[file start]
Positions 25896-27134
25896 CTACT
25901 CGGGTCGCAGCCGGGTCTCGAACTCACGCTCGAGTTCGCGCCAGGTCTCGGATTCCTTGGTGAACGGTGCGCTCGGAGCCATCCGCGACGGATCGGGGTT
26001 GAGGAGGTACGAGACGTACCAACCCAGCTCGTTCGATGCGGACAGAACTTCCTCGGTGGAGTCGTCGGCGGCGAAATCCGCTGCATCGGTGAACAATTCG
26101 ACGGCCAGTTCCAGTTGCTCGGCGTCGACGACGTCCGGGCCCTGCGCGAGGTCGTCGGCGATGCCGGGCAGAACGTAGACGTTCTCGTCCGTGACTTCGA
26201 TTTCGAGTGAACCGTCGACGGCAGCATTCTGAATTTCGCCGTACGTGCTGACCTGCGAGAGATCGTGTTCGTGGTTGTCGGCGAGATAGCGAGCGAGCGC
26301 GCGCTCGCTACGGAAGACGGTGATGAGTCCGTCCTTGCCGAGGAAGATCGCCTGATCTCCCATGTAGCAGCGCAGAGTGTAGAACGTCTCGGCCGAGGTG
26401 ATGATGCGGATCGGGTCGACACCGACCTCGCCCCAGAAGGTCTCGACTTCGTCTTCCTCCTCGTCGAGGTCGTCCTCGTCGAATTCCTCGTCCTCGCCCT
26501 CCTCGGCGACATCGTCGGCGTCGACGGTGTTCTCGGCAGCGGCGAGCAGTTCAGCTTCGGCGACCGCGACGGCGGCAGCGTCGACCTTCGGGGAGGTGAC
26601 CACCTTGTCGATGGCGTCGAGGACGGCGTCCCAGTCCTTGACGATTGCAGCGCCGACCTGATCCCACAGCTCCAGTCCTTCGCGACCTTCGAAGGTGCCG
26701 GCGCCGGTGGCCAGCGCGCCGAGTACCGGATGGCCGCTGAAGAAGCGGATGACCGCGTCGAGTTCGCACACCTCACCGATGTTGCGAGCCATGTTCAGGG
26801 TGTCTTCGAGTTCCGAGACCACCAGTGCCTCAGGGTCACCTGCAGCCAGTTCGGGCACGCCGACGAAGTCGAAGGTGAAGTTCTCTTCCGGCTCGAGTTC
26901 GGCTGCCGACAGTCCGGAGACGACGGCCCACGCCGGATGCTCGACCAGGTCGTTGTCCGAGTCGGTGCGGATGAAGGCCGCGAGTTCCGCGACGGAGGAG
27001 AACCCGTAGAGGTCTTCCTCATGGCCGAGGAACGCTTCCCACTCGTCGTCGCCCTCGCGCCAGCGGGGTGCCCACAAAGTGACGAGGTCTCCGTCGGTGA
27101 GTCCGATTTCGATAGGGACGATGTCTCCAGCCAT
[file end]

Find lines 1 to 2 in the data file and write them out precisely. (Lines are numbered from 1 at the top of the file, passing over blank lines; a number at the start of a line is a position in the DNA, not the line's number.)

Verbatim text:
Positions 25896-27134
25896 CTACT